Isabela's rich bird, animal and marine life is beyond compare. Isabela is home to more wild tortoises than all the other islands. Isabela's large size and notable topography created barriers for the slow-moving tortoises; apparently the creatures were unable to cross lava flows and other obstacles, causing several different sub-species of tortoise to develop. Today, tortoises roam free in the calderas of Alcedo, Wolf, Cerro Azul, Darwin,[11] and Sierra Negra.

Introduced goats multiplied to over 100,000, but were eradicated by the Galápagos National Park Service and the Charles Darwin Foundation in 2006-2007.[14] Since then, the vegetation has recovered greatly.

Other noted species include penguins, cormorants, marine iguanas, boobies, pelicans, Sally Lightfoot crabs, Galápagos land iguanas, Darwin's finches, Galápagos hawks, Galápagos doves, and very interesting lowland vegetation. The west coast of Isabela in the Bolivar Channel is the best place in Galápagos for viewing whales and dolphin.


The settlements of Puerto Villamil and Santo Tomás were founded in 1893. By 1905, the population of the island was 200. Exports at the time were sulfur mined from fumaroles and lime made from coral. Tortoises were used for meat and oil.[15][16] Puerto Villamil, the third-largest settlement of the archipelago, is located at the southeastern tip of the island.[17]


The island's attractions include the Wall of Tears (el Muro de las Lágrimas), built by prisoners when the island was a penal colony, and the Flamingo Lagoon, named for the flamingos found there. Both are on the south of the island.[citation needed]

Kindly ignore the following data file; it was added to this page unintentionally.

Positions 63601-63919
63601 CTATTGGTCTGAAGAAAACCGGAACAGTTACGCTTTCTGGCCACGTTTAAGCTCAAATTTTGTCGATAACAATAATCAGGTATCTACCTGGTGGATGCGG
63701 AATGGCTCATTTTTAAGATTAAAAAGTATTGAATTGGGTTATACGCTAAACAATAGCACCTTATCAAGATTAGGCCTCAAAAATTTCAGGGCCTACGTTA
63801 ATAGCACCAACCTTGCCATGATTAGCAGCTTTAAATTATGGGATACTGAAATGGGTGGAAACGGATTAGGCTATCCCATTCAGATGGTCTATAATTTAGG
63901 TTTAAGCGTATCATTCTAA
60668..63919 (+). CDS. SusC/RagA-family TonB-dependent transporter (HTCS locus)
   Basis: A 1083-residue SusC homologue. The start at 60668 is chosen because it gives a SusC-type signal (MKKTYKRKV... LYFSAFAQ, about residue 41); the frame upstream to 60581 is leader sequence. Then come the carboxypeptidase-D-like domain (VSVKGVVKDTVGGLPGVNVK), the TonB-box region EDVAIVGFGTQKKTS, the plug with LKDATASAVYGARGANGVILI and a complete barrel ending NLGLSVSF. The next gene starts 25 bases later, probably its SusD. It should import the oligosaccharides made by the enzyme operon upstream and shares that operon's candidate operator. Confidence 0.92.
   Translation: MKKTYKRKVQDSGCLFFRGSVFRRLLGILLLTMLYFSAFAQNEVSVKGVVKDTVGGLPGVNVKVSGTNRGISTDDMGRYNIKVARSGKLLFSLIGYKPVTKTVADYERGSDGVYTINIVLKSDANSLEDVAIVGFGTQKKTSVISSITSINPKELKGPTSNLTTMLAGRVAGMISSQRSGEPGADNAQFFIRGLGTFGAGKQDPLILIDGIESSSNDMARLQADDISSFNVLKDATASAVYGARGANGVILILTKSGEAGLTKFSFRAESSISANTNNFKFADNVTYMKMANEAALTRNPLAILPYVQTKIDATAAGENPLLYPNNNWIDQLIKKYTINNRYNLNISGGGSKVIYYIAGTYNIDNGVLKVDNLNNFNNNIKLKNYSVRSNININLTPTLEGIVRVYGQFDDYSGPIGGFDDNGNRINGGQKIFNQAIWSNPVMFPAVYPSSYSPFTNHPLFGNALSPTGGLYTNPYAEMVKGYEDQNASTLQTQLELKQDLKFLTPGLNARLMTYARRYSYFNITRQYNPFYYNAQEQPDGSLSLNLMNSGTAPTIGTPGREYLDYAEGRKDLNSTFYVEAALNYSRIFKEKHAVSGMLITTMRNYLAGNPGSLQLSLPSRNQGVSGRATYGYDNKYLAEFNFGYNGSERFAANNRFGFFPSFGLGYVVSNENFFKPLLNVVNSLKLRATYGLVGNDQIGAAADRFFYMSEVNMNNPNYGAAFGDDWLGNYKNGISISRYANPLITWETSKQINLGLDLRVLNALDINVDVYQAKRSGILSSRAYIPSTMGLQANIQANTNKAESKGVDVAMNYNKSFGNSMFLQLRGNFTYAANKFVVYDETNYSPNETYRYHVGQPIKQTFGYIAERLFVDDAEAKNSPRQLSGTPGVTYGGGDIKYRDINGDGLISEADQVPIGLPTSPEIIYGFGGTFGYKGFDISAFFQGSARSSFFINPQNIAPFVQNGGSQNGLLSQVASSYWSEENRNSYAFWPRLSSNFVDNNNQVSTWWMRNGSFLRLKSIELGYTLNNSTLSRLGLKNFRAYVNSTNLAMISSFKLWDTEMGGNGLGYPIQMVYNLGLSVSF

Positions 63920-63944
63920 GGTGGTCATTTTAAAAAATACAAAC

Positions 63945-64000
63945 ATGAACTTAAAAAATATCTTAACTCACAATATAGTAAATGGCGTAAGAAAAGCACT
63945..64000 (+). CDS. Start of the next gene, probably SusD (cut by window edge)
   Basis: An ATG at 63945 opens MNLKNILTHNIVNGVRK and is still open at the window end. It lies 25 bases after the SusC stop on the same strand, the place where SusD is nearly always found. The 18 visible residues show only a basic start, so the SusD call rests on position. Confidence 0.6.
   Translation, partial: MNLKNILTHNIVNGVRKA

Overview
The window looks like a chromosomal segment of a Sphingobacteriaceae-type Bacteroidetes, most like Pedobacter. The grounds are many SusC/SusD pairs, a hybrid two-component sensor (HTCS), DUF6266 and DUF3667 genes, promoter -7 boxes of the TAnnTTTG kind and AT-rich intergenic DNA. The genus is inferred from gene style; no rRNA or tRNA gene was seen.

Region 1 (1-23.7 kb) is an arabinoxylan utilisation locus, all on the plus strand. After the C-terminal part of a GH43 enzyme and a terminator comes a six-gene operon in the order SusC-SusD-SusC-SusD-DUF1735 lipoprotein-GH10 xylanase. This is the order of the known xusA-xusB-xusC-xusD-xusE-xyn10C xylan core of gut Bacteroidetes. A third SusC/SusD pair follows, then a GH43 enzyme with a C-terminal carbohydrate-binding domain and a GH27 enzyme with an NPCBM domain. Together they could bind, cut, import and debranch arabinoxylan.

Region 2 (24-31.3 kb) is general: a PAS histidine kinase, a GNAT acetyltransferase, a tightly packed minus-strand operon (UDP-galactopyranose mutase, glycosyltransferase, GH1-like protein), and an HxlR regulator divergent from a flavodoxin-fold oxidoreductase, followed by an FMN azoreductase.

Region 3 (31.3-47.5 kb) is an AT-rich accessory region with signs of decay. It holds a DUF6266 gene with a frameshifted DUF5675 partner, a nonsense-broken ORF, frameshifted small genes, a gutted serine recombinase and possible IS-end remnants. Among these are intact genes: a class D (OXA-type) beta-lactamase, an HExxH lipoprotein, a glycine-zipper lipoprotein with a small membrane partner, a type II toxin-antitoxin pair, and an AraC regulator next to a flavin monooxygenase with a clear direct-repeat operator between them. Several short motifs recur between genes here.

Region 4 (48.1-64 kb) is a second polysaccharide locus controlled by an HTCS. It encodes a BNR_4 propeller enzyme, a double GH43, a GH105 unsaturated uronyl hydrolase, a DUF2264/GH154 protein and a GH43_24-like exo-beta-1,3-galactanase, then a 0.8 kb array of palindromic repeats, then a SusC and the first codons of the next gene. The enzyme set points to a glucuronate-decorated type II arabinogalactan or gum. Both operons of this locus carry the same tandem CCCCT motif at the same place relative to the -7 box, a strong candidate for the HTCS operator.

See also[edit]



  1. ^ "Isabela". Galapagos Conservancy.
  2. ^ De la Fuente, Vicente (1744), Nueva y Correcta Carta del Mar Pacifico ó del Sur... [New and Improved Map of the Pacific or Southern Sea] (in Spanish), Madrid.
  3. ^ "Elisabetta (Isabella) di Portogallo [Elizabeth of Portugal]", Dicastero delle Cause dei Santi [Dicastery for the Causes of Saints] (in Italian), Vatican City: Holy See, 2023.
  4. ^ "Isabela Island". Galapagos Conservation Trust. 21 June 2016. Retrieved 1 June 2020.
  5. ^ Major (1870), p. 2.
  6. ^ McEwen (1988), p. 235.
  7. ^ Kitchin, Thomas (1797), "South America", Kitchin's General Atlas..., London: Laurie & Whittle.
  8. ^ McEwen (1988), p. 236.
  9. ^ "Isabela Island". Quasar. 24 October 2019. Retrieved 13 July 2021.
  10. ^ "Isabela Island". Voyagers Travel Specialists. 4 August 2017. Retrieved 13 July 2021.
  11. ^ a b "Darwin". Retrieved 2020-02-06.
  12. ^ "Galapagos Islands - Urbina Bay". Retrieved 2020-02-06.
  13. ^ Ruiz, Diego J.; Wolff, Matthias (2011-08-01). "The Bolivar Channel Ecosystem of the Galapagos Marine Reserve: Energy flow structure and role of keystone groups". Journal of Sea Research. 66 (2): 123–134. doi:10.1016/j.seares.2011.05.006. ISSN 1385-1101.
  14. ^ "History and Achievements". Charles Darwin Foundation.
  15. ^ "Human Discovery: Galapagos Colonists". Galapagos Conservancy. Retrieved 15 February 2014.
  16. ^ White, W. M. "Colonization, Destruction, and Preservation". GALAPAGOS GEOLOGY ON THE WEB. Cornell University. Retrieved 15 February 2014.
  17. ^ "The largest Island of Galapagos". Retrieved 1 February 2021.


External links[edit]